This quality assurance project plan specifies the data quality objectives for Phase I of the Final Waste Forms Project and defines specific measurements and processes required to achieve those objectives. Although the project is funded by the U.S. Department of Energy (DOE), the ultimate recipient of the results is the U.S. Environmental Protection Agency (EPA). Consequently, relevant quality assurance requirements from both organizations must be met. DOE emphasizes administrative structure to ensure quality; EPA`s primary focus is the reproducibility of the generated data. The ten criteria of DOE Order 5700.6C are addressed in sections of this report, while the format used is that prescribed by EPA for quality assurance project plans.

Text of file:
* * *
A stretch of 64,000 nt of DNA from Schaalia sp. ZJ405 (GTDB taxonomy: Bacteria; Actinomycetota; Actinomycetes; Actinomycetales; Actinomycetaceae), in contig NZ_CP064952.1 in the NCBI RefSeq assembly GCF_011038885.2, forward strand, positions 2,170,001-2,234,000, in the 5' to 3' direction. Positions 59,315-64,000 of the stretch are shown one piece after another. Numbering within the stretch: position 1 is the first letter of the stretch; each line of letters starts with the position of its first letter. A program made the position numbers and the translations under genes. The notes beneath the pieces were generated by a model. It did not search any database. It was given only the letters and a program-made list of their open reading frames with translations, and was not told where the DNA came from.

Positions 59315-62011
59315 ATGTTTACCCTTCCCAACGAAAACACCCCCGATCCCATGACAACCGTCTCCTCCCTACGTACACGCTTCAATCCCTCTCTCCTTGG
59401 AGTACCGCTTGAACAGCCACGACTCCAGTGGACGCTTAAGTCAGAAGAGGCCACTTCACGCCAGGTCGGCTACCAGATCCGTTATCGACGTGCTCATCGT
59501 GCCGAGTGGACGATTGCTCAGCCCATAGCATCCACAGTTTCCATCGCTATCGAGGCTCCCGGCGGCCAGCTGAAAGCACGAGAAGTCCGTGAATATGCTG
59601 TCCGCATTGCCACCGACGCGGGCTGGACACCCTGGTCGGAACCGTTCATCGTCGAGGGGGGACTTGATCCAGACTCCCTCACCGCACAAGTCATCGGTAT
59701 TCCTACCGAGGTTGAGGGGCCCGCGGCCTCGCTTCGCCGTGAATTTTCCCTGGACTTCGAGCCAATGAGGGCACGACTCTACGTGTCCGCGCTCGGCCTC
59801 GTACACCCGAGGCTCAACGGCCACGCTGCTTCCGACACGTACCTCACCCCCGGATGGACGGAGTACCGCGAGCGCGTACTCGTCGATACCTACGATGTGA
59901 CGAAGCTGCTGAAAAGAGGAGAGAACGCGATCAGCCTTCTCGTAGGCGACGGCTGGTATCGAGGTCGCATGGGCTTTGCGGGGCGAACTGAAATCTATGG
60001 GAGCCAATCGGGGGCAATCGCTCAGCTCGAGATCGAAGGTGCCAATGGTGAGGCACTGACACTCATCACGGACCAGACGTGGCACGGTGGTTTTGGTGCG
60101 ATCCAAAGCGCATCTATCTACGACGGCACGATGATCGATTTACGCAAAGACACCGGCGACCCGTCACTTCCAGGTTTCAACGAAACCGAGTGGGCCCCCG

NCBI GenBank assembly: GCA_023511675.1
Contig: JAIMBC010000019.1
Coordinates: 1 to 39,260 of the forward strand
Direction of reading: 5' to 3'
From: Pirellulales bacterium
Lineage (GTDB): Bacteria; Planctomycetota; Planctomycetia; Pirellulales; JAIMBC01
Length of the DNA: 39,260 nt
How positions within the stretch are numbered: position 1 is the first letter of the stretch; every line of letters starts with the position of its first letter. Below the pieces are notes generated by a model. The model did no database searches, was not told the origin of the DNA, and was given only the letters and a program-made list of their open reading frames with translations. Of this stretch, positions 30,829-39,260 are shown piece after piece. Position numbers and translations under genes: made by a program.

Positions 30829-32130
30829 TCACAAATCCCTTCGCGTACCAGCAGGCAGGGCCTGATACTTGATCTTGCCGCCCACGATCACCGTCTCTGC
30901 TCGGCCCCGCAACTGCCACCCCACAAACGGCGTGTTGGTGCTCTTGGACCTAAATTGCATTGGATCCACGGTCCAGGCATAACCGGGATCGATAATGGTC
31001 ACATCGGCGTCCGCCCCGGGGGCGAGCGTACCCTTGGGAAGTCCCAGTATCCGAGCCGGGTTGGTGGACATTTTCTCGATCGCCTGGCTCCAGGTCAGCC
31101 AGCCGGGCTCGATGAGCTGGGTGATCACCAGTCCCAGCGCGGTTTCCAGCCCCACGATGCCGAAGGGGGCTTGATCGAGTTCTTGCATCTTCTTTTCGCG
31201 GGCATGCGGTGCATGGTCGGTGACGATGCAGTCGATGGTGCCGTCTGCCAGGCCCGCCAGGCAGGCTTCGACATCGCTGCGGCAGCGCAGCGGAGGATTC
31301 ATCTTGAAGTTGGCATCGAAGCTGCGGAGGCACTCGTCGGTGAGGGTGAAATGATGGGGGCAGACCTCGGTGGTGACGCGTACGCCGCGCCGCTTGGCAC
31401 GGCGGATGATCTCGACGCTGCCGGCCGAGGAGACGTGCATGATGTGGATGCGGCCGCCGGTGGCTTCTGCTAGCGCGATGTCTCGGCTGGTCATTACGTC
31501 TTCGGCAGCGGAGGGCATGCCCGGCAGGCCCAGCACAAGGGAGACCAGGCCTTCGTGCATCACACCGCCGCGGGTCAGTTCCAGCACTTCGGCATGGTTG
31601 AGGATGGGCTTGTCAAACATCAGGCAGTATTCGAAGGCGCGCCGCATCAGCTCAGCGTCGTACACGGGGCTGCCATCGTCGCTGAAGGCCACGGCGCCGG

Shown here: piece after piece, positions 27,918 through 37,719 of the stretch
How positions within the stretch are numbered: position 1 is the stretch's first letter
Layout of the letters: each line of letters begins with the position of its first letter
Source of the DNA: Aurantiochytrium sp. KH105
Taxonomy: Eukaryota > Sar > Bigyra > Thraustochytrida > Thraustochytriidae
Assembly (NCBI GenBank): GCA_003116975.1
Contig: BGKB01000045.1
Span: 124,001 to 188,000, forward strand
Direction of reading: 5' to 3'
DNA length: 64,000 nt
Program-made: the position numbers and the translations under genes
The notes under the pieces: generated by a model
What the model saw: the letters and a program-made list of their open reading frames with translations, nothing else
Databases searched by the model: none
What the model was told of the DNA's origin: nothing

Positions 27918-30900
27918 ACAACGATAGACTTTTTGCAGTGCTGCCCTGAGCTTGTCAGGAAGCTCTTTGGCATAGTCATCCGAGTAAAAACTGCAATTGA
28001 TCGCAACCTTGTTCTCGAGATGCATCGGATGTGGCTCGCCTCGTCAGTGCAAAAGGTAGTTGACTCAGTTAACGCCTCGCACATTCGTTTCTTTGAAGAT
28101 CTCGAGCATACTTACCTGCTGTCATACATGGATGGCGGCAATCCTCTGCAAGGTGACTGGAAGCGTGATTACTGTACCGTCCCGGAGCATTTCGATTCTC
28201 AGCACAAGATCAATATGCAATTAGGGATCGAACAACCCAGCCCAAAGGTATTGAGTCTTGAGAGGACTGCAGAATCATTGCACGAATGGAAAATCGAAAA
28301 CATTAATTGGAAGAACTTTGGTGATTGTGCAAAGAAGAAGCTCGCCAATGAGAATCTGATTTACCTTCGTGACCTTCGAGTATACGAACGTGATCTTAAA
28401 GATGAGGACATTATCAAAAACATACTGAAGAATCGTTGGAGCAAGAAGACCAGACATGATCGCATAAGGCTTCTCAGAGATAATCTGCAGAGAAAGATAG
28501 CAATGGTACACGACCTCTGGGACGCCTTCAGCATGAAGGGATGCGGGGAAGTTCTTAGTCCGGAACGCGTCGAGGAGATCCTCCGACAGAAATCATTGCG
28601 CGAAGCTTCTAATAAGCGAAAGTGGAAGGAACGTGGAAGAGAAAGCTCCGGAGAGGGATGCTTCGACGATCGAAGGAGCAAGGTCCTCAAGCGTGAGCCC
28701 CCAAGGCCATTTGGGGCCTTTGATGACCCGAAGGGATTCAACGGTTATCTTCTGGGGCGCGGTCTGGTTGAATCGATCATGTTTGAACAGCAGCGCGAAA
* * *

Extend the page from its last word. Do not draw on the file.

4. Keys to Successful Quality Assurance and Quality Control Programs (101) |

    Energy Savers [EERE]

    AFDC Printable Version Share this resource Send a link to EERE: Alternative Fuels Data Center Home Page to someone by E-mail Share EERE: Alternative Fuels Data Center Home Page on Facebook Tweet about EERE: Alternative Fuels Data Center Home Page on Twitter Bookmark EERE: Alternative Fuels Data Center Home Page on Google Bookmark EERE: Alternative Fuels Data Center Home Page on DeliciousMathematics AndBeryllium Disease | Department of0 Inspection BEFORE THE3, 2011:Kenneth G. PichaDepartment of

  5. Assessing data quality for a federal environmental restoration project: Rationalizing the requirements of multiple clients

    SciTech Connect (OSTI)

    Kiszka, V.R.; Carlsen, T.M.